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Math Windows Games

How Windows FreeCell Gave Rise To Online Crowdsourcing 93

Posted by samzenpus
from the mastering-the-game dept.
TPIRman writes "In 1994, a physics doctoral student named Dave Ring assembled more than 100 math and puzzle enthusiasts on Usenet for what became one of the earliest online 'crowdsourcing' projects. Their goal: to determine if every hand in Windows' FreeCell solitaire game was in fact winnable, as the program's help file implied. Their efforts soon focused in on one incredibly stubborn hand: #11,982. They couldn't beat it, but in the process of trying, they proved the viability of an idea that would later be refined with crowdsourcing models like Amazon's Mechanical Turk."
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How Windows FreeCell Gave Rise To Online Crowdsourcing

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  • by roothog (635998) on Thursday April 12, 2012 @10:20AM (#39658241)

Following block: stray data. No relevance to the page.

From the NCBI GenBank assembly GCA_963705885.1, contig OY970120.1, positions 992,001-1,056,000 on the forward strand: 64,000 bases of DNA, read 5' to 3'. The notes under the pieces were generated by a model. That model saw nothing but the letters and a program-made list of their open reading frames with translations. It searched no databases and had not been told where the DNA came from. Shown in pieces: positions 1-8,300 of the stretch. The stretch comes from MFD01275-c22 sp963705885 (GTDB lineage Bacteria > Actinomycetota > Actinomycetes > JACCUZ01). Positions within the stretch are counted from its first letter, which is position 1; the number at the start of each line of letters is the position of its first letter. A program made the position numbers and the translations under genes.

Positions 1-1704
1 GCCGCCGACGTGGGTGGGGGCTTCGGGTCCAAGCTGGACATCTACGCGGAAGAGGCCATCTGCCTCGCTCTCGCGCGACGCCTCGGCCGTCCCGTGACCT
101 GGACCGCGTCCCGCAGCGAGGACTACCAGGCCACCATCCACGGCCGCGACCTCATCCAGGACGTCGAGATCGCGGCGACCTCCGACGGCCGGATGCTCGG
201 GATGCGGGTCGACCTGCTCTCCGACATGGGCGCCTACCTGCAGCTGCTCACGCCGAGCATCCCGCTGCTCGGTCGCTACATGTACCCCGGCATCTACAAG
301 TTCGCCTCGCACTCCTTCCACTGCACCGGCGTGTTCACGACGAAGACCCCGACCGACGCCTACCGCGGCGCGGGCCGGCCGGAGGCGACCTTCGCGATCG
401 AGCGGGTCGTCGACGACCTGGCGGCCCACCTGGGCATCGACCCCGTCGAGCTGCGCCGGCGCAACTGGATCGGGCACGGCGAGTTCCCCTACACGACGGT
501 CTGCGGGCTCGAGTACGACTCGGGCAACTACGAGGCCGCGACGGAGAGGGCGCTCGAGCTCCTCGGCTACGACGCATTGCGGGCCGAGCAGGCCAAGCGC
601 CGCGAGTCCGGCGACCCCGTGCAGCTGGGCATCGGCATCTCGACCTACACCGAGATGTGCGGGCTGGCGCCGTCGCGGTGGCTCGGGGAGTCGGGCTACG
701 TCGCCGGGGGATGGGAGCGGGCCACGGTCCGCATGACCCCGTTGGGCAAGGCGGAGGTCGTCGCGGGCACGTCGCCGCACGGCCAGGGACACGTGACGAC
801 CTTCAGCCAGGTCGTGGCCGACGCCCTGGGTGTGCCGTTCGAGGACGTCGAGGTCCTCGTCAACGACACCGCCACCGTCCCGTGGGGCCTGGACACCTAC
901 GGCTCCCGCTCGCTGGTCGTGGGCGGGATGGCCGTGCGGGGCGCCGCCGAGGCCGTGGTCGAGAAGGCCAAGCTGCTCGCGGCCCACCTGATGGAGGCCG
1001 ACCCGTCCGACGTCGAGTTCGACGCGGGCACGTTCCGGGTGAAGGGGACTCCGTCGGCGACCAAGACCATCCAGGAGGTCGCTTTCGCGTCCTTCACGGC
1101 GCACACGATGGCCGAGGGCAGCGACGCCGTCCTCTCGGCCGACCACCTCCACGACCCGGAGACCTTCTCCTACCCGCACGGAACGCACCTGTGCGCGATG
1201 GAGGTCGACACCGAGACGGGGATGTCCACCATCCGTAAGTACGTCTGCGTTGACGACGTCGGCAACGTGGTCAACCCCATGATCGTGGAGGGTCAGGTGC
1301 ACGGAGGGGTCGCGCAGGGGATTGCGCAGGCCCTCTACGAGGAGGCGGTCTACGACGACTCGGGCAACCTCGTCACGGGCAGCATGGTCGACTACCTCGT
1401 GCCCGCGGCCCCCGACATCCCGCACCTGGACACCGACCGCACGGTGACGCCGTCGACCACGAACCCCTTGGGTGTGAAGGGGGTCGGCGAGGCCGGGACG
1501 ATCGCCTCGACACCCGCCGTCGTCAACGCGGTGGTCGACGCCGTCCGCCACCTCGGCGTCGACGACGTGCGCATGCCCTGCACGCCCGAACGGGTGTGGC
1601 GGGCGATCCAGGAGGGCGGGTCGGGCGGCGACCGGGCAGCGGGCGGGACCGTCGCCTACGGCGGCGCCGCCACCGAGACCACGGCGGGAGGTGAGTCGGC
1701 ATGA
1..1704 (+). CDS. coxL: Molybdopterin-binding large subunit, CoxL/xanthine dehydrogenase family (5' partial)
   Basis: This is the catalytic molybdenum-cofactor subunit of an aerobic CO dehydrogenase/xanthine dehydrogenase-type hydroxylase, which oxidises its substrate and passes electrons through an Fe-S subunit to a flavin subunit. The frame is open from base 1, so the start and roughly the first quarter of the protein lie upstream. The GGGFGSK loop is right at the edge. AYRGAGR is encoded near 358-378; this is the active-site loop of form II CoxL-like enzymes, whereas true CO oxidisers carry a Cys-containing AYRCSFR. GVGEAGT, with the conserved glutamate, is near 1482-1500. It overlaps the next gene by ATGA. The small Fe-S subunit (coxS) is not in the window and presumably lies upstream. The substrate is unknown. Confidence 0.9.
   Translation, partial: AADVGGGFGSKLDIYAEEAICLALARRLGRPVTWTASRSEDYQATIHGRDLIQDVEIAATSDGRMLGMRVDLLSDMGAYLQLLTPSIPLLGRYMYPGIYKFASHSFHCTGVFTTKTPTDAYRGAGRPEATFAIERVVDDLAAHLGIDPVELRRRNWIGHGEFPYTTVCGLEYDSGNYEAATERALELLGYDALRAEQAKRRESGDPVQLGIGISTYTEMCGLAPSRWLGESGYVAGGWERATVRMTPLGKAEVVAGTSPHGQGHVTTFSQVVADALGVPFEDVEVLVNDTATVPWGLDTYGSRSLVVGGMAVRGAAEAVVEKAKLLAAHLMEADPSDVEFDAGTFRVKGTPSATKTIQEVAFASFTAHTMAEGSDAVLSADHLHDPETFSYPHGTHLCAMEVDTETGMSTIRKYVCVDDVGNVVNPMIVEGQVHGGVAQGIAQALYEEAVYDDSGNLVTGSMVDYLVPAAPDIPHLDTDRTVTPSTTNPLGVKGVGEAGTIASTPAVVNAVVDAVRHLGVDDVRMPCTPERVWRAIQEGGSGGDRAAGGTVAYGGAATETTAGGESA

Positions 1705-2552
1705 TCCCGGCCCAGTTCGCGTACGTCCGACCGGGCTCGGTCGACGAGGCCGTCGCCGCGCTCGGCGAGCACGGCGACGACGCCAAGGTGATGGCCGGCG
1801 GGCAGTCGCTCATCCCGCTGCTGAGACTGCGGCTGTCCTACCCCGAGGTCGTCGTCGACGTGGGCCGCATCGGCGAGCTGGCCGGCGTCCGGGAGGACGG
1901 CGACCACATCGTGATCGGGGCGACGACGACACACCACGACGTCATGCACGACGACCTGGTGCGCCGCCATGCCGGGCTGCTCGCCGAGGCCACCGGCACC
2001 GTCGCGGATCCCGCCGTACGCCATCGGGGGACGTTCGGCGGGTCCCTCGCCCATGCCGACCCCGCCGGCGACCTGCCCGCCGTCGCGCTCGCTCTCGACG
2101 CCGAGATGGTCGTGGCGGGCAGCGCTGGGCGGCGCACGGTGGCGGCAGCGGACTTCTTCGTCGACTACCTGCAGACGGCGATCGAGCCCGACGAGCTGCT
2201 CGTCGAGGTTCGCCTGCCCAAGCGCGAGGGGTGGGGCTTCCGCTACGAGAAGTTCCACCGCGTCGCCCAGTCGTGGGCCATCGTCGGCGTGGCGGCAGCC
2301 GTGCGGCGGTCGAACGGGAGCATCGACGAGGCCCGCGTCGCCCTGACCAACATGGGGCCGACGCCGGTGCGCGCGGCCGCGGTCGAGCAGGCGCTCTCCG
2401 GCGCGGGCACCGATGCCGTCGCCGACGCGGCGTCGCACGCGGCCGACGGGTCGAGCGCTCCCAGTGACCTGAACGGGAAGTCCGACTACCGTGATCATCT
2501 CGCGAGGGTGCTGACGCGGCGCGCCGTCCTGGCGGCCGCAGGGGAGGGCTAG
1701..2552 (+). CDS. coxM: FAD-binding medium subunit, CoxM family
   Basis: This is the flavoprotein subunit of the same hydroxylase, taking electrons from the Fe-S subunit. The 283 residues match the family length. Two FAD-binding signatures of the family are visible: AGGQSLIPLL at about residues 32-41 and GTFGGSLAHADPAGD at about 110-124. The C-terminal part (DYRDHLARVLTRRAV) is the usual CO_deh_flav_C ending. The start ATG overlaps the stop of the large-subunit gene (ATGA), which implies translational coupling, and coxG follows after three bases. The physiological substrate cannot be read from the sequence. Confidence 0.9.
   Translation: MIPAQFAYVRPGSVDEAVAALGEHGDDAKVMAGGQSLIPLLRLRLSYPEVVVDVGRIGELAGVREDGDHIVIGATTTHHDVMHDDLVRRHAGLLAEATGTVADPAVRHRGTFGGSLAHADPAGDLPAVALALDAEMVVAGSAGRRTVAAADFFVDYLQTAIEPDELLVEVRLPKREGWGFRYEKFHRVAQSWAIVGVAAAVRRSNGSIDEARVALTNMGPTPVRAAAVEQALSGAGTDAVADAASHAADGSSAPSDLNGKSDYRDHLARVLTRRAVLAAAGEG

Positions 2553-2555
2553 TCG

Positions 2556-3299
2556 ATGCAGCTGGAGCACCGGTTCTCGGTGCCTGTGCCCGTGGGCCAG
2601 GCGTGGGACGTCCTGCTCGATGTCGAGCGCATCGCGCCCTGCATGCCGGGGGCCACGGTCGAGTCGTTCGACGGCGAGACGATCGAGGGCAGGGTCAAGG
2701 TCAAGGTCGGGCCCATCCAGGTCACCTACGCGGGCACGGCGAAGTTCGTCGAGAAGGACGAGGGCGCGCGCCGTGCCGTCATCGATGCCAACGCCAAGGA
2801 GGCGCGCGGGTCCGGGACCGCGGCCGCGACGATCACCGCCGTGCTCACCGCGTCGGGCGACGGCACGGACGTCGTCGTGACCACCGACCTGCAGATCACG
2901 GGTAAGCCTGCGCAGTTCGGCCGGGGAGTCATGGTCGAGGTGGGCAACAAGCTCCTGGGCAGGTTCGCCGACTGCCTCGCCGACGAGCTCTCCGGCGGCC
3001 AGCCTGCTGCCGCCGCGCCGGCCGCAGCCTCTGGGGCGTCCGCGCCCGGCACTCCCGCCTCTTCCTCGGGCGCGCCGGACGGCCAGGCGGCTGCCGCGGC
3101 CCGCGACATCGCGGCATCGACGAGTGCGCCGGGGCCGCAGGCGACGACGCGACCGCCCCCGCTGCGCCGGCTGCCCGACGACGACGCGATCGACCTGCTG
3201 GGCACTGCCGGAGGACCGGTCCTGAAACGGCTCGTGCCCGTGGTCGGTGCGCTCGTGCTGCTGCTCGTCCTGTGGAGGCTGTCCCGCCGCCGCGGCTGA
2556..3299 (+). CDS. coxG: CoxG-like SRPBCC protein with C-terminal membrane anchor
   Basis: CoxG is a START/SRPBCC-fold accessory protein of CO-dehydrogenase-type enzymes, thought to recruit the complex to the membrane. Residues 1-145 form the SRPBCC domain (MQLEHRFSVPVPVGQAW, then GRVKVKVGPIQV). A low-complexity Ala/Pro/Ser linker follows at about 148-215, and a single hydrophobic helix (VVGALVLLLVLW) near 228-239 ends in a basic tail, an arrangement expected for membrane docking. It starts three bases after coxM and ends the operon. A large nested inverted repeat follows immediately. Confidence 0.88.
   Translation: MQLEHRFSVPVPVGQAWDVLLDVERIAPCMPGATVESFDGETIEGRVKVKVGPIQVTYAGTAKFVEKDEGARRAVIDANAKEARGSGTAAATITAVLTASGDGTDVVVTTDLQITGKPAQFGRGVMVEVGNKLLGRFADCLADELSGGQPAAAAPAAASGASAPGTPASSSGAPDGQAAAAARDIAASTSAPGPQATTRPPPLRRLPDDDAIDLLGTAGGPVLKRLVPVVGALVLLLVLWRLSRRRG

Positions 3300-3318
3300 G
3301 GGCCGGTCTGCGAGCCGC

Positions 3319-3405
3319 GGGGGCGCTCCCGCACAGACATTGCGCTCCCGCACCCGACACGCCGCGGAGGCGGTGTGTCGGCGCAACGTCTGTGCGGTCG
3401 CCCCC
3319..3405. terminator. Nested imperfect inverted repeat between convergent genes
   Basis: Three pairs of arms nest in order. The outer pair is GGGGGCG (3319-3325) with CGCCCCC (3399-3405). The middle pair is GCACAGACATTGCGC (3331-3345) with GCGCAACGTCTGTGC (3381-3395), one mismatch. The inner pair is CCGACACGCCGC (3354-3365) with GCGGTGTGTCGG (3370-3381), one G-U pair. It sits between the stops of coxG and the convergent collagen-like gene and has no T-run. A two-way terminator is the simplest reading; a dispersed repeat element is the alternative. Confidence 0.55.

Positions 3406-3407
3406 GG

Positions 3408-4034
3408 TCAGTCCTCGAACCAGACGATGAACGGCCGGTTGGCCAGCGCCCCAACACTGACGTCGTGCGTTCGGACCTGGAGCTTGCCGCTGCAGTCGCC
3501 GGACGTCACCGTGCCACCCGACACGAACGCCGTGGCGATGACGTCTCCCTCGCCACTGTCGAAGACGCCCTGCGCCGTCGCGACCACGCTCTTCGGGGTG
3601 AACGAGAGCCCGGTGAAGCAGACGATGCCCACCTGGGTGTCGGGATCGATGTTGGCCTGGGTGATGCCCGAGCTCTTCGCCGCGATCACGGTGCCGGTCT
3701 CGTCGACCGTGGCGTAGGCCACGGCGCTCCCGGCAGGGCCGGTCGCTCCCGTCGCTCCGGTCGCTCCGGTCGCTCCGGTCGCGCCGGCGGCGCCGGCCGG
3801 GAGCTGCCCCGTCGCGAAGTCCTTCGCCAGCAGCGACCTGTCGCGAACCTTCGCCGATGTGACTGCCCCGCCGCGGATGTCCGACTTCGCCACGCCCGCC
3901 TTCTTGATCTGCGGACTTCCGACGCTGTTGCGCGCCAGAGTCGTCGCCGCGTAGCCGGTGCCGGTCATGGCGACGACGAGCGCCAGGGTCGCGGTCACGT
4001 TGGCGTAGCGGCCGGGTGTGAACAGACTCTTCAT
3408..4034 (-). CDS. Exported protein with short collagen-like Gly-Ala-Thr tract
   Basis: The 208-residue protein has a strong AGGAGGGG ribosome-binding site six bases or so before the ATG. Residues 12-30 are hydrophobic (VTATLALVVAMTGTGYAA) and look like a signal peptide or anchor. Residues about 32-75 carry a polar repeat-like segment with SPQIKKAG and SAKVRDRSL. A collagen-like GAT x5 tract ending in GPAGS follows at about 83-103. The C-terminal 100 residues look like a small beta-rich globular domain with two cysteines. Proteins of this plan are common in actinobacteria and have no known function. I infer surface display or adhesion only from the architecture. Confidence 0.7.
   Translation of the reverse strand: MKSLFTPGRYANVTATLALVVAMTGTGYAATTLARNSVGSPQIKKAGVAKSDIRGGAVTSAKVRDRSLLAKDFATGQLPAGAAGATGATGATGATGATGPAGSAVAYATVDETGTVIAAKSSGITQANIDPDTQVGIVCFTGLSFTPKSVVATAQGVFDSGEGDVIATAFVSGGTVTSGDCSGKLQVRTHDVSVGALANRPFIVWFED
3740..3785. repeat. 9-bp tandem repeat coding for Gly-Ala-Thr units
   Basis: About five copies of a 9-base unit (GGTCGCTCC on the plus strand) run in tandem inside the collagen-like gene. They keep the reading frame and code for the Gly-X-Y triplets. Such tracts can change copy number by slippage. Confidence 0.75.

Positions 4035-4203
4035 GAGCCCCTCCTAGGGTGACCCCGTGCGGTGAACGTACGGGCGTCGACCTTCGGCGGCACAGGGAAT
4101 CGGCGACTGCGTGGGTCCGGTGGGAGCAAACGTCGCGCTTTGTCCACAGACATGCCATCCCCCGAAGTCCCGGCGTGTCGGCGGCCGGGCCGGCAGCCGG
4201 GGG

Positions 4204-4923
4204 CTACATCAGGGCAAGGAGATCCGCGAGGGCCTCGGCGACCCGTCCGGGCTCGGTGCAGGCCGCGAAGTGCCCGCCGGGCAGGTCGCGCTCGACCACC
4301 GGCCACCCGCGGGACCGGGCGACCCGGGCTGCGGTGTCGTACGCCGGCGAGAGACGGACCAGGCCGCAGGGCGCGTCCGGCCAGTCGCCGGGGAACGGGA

FTFA:

    So when that final push on No. 11,982—an effort aided by humans and even a handful of game-solving programs—met with failure, Ring celebrated. Is every hand in FreeCell winnable? No. Thirty-one thousand nine hundred ninety-nine hands are winnable. And one isn’t. He proved that.

    No he didn't. Unless the exploration of the game space was exhaustive, there's no proof. A bunch of people playing the game and failing to solve it isn't a proof.

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